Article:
OSU Extension Centers has a long history in Johnston County – Published in the March 5-11 edition of the JC Sentinel

I admit, I have really dropped the routine of making sure these are published to our site and social media pages. Here’s to a very late New Year’s Resolution of making sure you can read these here every week!

This week’s Member Spotlight is on the Johnston County OSU Extension Center. 4-H began in the state of Oklahoma over a decade before it was given that name in the 1920s. In 1908, W. D. Bentley, a pioneer of university extension work, set up headquarters in Tishomingo to help young farmers and ranchers improve their harvest of quality corn and cotton. Bentley enrolled 50 local boys from across Johnston County to be a part of Boy’s Corn Club in 1909, and the idea of 4-H was born. “The next year Sen. Thomas P. Gore offered an all-expense-paid trip to Washington, D.C., to the Oklahoma champion corn-growing boy. Floyd Gayer of Ardmore prevailed with a yield of more than ninety-five bushels per acre at a time when experienced farmers were averaging only forty-five.”

That same year, girls established tomato and canning clubs. Early extension agents made their way to the area by horse and buggy to visit the corn and tomato plots, visiting about the projects and teaching along the way. The agents believed in helping young people gain knowledge through hands-on experiences that they could use throughout their lives. In 1914 the U.S. Department of Agriculture began to take an interest and the Smith-Lever Act authorized the federal government to help fund university extension work as well as the youth clubs. “Enrollment skyrocketed, growing from those first fifty members in 1909 to almost twelve thousand in Oklahoma by 1915. Not until the 1920s did the clubs adopt the name 4-H and the ideology of pledging their “head to clearer thinking . . . heart to greater loyalty . . . hands to larger service and . . . health to better living.” (Oklahoma Historical Society)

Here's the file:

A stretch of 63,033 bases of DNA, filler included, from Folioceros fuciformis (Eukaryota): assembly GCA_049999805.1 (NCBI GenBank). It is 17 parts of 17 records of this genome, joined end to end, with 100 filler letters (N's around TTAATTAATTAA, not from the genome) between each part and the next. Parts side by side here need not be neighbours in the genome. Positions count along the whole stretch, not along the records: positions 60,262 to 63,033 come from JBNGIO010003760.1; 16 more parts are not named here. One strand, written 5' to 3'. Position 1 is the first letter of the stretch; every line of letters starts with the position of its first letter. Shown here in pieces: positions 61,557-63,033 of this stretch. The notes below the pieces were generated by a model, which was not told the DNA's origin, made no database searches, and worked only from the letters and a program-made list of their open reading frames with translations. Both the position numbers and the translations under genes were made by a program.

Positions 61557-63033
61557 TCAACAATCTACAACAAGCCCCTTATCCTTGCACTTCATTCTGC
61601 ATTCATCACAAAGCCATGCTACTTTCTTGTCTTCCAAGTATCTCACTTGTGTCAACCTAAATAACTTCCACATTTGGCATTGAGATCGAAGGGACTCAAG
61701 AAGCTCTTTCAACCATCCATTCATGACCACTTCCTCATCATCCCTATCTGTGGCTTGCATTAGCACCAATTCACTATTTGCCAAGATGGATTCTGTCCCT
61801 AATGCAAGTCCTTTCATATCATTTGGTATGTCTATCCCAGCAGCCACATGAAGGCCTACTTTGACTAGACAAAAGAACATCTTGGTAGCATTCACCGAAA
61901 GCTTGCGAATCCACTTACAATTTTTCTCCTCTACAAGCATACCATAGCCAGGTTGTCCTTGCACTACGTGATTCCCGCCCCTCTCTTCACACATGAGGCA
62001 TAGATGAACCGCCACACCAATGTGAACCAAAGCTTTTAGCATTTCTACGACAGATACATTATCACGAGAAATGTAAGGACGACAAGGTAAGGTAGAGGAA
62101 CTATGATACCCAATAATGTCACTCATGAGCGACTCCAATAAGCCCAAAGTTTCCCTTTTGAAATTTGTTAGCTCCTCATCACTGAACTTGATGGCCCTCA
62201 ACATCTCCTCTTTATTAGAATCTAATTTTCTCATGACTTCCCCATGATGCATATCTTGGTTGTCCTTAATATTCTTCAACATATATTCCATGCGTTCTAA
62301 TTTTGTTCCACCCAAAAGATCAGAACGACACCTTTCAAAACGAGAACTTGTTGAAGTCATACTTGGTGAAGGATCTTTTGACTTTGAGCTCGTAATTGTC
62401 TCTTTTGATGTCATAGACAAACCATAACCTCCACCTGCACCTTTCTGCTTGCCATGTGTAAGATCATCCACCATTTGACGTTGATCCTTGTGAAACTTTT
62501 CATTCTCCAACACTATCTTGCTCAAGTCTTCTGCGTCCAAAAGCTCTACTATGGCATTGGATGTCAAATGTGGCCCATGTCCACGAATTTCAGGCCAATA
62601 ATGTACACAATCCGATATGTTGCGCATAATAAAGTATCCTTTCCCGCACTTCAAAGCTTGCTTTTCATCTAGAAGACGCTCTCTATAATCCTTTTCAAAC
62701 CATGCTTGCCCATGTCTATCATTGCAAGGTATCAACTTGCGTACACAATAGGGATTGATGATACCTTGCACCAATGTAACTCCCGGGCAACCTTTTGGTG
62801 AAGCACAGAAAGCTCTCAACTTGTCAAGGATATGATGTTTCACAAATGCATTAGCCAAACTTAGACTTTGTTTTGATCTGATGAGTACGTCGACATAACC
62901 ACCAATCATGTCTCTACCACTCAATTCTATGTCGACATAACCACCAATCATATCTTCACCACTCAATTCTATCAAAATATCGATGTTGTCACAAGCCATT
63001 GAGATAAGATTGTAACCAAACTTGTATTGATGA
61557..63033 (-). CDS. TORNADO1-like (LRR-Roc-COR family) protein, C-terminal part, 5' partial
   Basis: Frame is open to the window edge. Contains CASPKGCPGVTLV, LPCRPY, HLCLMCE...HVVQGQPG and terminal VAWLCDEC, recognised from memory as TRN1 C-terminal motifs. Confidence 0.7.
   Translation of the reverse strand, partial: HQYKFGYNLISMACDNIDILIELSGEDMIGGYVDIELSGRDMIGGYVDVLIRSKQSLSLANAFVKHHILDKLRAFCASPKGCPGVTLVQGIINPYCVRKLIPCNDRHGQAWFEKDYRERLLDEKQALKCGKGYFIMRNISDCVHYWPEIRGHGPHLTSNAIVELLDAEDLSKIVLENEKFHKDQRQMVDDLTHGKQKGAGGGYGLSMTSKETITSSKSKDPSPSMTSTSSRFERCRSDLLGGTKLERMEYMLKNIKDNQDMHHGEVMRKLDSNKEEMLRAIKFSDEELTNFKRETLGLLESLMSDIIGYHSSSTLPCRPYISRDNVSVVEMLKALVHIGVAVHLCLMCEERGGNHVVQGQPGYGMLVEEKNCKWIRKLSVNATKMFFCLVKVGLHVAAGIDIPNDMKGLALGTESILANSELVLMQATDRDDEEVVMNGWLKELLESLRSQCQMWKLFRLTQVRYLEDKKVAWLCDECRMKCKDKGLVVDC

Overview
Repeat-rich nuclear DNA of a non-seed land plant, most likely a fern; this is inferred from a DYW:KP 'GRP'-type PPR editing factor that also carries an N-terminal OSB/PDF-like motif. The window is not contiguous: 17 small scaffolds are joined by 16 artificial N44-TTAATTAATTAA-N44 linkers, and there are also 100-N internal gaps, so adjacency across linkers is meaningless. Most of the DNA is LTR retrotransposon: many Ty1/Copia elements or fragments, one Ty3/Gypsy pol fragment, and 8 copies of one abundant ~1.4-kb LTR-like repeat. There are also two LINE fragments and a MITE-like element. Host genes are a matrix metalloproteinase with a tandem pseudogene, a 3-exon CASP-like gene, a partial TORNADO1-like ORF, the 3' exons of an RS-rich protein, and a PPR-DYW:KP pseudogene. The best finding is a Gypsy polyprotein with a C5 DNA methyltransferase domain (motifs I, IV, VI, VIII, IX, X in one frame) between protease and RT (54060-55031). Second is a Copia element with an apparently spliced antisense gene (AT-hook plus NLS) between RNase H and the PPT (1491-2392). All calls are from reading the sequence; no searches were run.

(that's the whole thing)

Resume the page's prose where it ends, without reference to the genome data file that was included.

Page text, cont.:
Currently the Johnston County OSU Extension Center operates with an Agriculture/4-H Agent (Keegan Varner) serving education in these areas, as well as a Family and Consumer Science/4-H Agent serving education (Sara Randolf), and an Administrative Support Specialist (Sharyne Pitmon).

Upcoming events include the Johnston County Junior Livestock Show this week; Keegan will be holding a poultry meeting coming up in April for ag producers that need get licensed to spread chicken litter; Sara has a cooking school coming up in April to teach people how to use an electric pressure cooker; and 4-H members are working on raising money for the “Change for Change” charity which helps the Children’s hospital.

“For the future I see that we will be getting more innovative with the delivery of our educational programs such as using more social media and the internet, but we are not forgetting our roots of hands on learning,” says Varner.

The OSU Extension Center is located at 1301 S. Airport Road and you can reach Keegan or Sharyne at 580-371-9533.

Read next week for a Spotlight on Echo Canyon Resort & Spa!

-Jordyn Frazier